Boat insurance in Cornwall Ontario for boating on the St Lawrence River

Boat Insurance: Getting the Right Policy

The sun is out. The skies are clear. Summertime is here. Many boaters are heading out on the St. Lawrence River for some summer fun. From sailboats to speed boats, we have all the boat insurance options you need.

Did you know there is a special type of coverage that boaters need? It’s called Watercraft Insurance and it’s something all boat enthusiasts should know about. Watercraft Insurance is available if your boat is financed, docked at a local marina, or stored in your private boathouse.

What are the options?

Most insurance companies offer two options for boat insurance: You can add your watercraft to your home insurance policy or you can purchase a separate, stand alone policy for your watercraft. Although simply adding your boat to your home insurance policy can be convenient and inexpensive, it may not properly cover your boat and could result in a nasty surprise should you need to submit a claim.

Adding your watercraft to your home insurance means that:

  • Depreciation will be deducted in the event of a total loss (Actual Cash Value)
  • Restrictions on other coverage such as emergency towing or loss of use
  • Claims on your boat will be considered the same as a claim on your home insurance policy. If you have too many claims, your home insurance policy may be cancelled.

Although small watercraft like canoes, kayaks, or paddle boats can possibly be included in your home or seasonal home insurance, larger boats with big motors and personal watercraft vehicles like (Jet Skis or Sea-Doos) should be covered with their own separate policy. A standalone boat insurance policy may cost a little bit more, but the coverage is vastly superior and a claim will not affect your home insurance policy.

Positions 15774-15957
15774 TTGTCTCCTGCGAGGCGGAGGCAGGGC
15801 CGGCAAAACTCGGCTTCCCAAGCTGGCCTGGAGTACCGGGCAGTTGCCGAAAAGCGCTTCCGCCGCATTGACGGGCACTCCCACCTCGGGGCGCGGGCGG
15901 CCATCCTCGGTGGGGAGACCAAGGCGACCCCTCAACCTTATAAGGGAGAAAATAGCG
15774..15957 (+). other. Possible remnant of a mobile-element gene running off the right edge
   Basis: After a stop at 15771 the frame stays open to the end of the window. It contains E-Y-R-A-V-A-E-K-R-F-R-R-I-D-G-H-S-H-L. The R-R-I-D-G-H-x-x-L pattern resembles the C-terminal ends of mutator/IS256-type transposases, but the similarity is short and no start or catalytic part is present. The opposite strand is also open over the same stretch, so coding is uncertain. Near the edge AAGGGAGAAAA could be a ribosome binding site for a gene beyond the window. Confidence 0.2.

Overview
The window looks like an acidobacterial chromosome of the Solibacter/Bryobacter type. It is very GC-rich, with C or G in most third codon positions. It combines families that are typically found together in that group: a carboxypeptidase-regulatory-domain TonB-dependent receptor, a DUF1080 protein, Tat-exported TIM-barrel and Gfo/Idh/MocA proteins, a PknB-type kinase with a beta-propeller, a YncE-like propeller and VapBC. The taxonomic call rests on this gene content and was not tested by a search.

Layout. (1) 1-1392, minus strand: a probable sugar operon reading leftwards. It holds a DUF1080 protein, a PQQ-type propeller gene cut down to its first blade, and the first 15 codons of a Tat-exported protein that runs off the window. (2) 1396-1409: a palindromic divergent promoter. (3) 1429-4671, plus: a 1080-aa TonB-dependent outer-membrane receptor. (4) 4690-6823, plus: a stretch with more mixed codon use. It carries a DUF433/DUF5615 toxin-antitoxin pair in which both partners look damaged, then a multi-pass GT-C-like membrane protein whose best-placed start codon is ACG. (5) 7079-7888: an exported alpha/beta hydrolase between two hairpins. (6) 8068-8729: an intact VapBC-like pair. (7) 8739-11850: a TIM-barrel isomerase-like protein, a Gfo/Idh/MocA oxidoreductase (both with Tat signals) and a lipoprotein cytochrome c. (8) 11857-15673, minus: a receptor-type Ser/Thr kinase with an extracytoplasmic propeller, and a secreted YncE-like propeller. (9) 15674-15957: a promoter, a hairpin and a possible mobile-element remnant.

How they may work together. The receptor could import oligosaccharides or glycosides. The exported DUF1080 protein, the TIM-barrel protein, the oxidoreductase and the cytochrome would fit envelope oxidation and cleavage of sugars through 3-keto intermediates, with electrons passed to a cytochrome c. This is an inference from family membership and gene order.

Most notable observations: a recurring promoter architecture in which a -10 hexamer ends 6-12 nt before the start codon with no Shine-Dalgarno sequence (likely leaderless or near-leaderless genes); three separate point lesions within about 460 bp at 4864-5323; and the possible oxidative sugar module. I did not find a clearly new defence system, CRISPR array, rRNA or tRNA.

What Insurers Will Need to Know

Many factors will affect the price of your watercraft insurance policy.  These include things like its size, the location that you use it, its motor size and top speed, etc. Premiums increase as the value of the boat, trailer, equipment and accessories increase.

Before providing an insurance quote for your watercraft, insurance companies will likely ask for the following information.

  • The boat’s length, make, model, motor, max speed, value and age
  • How frequently the boat is used and what it’s used for
  • Where the boat is stored
  • The boat’s condition and market value
  • The waters you typically navigate and if you ever charter your boat
  • The loss and claims history of the owners and/or operators
  • The driving record of the owners and/or operators

If your boat is over a certain age, insurance companies may ask for a marine survey by a qualified marine surveyor. This is an appraisal of your boat’s worth. It will include pictures, descriptions and recommendations for repairs or upgrades. It is possible that no insurance will be given until the surveyor’s recommendations are implemented.

Outbuildings, such as a boat house, garage or shed may require additional coverage. Be aware of all coverages and exclusions to make sure you’re covered.

Choosing Your Boat Insurance Coverage

Watercraft insurance is available for:

  • Water skis
  • Cruisers
  • Sailboats
  • Jet boat
  • Ski boats
  • Runabout
  • Personal watercraft

Recreational boat owners can choose from coverage for: